By Matt Russell - Rochester Post Bulletin
Winona, MN September 10, 2005-- Matthew Martin's pet dog is a Rottweiler, a breed whose appearance, Martin allows, makes some people uneasy.
In the past Martin has had other pets that likely made people feel a little squeamish, tarantulas, scorpions and – he repeatedly said this was true – an alligator.
Even if you already know these things about Martin, there's little that can prepare you for a trip down the narrow stairs into his cramped basement, a place where you're suddenly surrounded by neat stacks of containers ranging in size from shoe box to refrigerator. There are around 40 snakes slithering and winding inside those enclosures, some measuring just a few inches and other stretching 10 to 18 feet.
"I always liked snakes, but my mom was deathly afraid of them, "said Martin, 28, who recalls getting his first snake, a 1-foot-long ball python, when he was 18 years old. "As soon as I moved out I got one as a pet and it went downhill from there."
Martin who has blue eyes, a smoothly shaved head, and the head of a python tattooed across his lift thigh, wore a sleeveless black T-shirt, hiking boots and shorts last week as gave me a look at his basement and talked about the hobby that he's recently turned into a source of income. Having two small children (ages 19 months and four years) in the house doesn't worry him, he said later, adding that he hasn't had a any problems so far and he doesn't allow the kids near the snakes without supervision.
He said keeping the snakes in his basement is a temporary measure; he's remodeling his garage and plans to move the snakes out there. He also said he wants to move out to the country in the next year or two and concentrate more on snake breeding.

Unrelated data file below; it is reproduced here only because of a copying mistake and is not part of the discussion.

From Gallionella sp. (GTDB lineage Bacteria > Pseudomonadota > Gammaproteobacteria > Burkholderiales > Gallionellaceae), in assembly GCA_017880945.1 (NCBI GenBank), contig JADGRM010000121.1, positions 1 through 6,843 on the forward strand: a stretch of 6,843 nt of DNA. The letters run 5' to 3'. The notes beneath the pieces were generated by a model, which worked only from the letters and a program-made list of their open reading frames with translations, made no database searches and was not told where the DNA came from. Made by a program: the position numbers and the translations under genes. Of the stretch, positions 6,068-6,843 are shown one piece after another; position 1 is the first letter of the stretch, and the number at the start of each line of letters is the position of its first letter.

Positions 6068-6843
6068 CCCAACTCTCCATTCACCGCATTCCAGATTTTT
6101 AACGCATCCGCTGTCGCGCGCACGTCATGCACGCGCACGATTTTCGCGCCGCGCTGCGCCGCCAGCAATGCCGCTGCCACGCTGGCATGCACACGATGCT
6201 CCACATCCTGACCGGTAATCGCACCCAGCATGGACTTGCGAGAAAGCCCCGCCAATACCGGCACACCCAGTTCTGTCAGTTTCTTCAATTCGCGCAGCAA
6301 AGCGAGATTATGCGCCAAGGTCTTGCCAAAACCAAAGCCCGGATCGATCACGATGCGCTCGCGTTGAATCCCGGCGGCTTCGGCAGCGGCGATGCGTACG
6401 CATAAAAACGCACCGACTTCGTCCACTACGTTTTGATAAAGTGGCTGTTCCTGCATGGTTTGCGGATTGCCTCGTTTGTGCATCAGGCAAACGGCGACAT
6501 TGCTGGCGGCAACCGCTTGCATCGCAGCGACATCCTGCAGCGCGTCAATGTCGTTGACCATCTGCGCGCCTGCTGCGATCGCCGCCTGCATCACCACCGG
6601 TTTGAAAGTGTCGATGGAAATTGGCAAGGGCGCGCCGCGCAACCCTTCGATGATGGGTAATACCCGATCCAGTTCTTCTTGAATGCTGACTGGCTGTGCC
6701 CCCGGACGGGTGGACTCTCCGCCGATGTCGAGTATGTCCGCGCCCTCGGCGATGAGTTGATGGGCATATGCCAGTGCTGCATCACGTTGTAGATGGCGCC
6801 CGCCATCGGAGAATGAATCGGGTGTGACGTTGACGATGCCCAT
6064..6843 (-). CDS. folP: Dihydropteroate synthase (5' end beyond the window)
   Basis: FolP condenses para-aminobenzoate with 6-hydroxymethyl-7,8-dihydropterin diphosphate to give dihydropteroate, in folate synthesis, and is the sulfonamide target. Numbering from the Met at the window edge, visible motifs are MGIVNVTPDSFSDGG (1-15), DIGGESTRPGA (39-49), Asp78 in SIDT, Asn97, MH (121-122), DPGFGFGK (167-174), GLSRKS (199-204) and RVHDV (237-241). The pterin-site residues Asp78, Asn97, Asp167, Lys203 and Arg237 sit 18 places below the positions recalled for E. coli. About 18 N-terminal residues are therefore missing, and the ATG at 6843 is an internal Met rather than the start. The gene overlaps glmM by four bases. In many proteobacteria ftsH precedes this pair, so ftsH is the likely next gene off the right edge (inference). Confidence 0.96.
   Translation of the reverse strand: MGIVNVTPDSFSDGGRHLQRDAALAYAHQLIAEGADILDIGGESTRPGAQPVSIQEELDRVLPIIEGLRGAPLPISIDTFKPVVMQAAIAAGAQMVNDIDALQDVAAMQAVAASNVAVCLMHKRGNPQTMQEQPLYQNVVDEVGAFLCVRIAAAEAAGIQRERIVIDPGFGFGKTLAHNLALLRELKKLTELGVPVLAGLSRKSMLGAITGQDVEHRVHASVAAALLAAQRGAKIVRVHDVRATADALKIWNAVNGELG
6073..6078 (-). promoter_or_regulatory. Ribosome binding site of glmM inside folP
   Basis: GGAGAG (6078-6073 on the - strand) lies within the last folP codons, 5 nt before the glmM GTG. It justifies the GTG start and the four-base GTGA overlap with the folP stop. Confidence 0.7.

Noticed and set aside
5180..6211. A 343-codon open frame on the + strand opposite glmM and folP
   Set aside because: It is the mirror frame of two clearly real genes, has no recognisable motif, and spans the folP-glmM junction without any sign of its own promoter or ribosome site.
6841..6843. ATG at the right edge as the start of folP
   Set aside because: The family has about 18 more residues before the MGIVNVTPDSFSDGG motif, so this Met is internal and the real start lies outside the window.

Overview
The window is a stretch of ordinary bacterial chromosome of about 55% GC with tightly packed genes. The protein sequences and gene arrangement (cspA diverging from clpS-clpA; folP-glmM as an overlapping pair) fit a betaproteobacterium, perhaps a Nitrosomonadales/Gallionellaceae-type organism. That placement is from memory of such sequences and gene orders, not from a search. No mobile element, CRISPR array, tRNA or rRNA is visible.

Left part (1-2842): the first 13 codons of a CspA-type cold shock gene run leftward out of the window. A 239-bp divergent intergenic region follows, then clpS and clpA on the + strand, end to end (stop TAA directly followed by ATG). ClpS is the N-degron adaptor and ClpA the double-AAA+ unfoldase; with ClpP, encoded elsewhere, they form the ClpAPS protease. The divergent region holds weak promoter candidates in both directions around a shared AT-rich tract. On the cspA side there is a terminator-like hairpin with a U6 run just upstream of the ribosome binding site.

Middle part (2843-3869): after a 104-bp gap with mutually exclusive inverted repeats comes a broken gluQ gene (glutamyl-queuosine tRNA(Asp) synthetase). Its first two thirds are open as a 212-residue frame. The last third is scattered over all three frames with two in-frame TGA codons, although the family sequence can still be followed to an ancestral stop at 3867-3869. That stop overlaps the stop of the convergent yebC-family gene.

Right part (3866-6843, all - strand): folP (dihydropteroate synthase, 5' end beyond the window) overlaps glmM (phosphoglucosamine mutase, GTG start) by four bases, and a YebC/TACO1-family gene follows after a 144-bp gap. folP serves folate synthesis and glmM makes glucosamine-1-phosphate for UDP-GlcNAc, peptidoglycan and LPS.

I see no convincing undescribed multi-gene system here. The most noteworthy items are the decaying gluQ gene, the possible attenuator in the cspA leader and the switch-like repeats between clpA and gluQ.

Martin said he got into the business of "rescuing' snakes around five or six years ago, taking them from people who either didn't want them or couldn't have them and selling them to new owners. After a while, he said, he started selling snakes in the growing online reptile market and after that, started breeding snakes for sale. Around two years ago, he started another snake-related business: Monster Cages, a company that sells a variety of enclosures for snakes and other reptiles of all sizes. He said 90 to 95 percent of Monster Cages business is done online, with little coming from the immediate area.
Martin said one thing that's appealing about having snakes as pets is that, compared to pets such as cats or dogs, snakes are relatively low-maintenance. Still, he said, it's very important to do research about snakes before getting one because a small snake can quickly grow in size and to be properly cared for so it doesn't become a problem.
"It's definitely a different animal," he said.
The past 10 years have seen a rise in the number of people around the country who, like Martin, have gotten into having snakes as pets. Adoptions of snakes in Minnesota have been growing steadily over that time period, said Sarah Richard, adoption chair for the Minnesota Herpetological Society, a group dedicated to educating the public about reptiles and amphibians. Richard said it's to estimate how many pet snakes are out there because owners often don't want people to know about their pets, but she said one in 10 households in the United States has a pet reptile, according to one estimate.
"It's growing all the time," she said.
Showing the extent that some snake collectors go, Martin pulled up a Web site last week that showed rare snakes being sold for tens of thousands of dollars apiece. One snake, which was pure white with pure black eyes, had a price tag of $208,000.
"It's turned into a rich man's game," Martin said as hi Monster Cages business partner and long-time snake enthusiast, 51-year old Ed Jenkinson looked on. "It's either hobbyists, like we are, or people like that."